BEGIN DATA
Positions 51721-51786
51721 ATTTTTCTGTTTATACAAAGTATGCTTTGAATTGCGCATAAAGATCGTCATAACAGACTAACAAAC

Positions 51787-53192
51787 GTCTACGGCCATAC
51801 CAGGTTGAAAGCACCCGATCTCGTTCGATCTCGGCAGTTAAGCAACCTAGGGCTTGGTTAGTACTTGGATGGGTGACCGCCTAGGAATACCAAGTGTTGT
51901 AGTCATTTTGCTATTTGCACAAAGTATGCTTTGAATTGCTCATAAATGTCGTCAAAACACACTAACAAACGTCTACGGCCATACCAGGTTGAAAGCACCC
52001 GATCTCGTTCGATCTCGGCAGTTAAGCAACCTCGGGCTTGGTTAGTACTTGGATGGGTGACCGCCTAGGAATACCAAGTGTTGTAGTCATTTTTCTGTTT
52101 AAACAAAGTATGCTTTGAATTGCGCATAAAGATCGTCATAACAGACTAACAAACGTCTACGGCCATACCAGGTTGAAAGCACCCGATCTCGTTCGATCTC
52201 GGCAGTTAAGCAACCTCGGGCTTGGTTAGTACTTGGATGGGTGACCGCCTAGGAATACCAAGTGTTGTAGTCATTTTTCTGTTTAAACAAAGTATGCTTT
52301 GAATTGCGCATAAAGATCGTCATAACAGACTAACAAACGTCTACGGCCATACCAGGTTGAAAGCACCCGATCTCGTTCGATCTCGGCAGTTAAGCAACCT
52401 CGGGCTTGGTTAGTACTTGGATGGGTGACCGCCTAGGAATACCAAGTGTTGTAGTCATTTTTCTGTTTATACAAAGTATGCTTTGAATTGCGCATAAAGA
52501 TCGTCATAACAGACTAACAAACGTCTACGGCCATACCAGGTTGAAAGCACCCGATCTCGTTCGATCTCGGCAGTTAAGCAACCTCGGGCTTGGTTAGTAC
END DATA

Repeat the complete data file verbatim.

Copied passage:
Positions 51721-51786
51721 ATTTTTCTGTTTATACAAAGTATGCTTTGAATTGCGCATAAAGATCGTCATAACAGACTAACAAAC

Positions 51787-53192
51787 GTCTACGGCCATAC
51801 CAGGTTGAAAGCACCCGATCTCGTTCGATCTCGGCAGTTAAGCAACCTAGGGCTTGGTTAGTACTTGGATGGGTGACCGCCTAGGAATACCAAGTGTTGT
51901 AGTCATTTTGCTATTTGCACAAAGTATGCTTTGAATTGCTCATAAATGTCGTCAAAACACACTAACAAACGTCTACGGCCATACCAGGTTGAAAGCACCC
52001 GATCTCGTTCGATCTCGGCAGTTAAGCAACCTCGGGCTTGGTTAGTACTTGGATGGGTGACCGCCTAGGAATACCAAGTGTTGTAGTCATTTTTCTGTTT
52101 AAACAAAGTATGCTTTGAATTGCGCATAAAGATCGTCATAACAGACTAACAAACGTCTACGGCCATACCAGGTTGAAAGCACCCGATCTCGTTCGATCTC
52201 GGCAGTTAAGCAACCTCGGGCTTGGTTAGTACTTGGATGGGTGACCGCCTAGGAATACCAAGTGTTGTAGTCATTTTTCTGTTTAAACAAAGTATGCTTT
52301 GAATTGCGCATAAAGATCGTCATAACAGACTAACAAACGTCTACGGCCATACCAGGTTGAAAGCACCCGATCTCGTTCGATCTCGGCAGTTAAGCAACCT
52401 CGGGCTTGGTTAGTACTTGGATGGGTGACCGCCTAGGAATACCAAGTGTTGTAGTCATTTTTCTGTTTATACAAAGTATGCTTTGAATTGCGCATAAAGA
52501 TCGTCATAACAGACTAACAAACGTCTACGGCCATACCAGGTTGAAAGCACCCGATCTCGTTCGATCTCGGCAGTTAAGCAACCTCGGGCTTGGTTAGTAC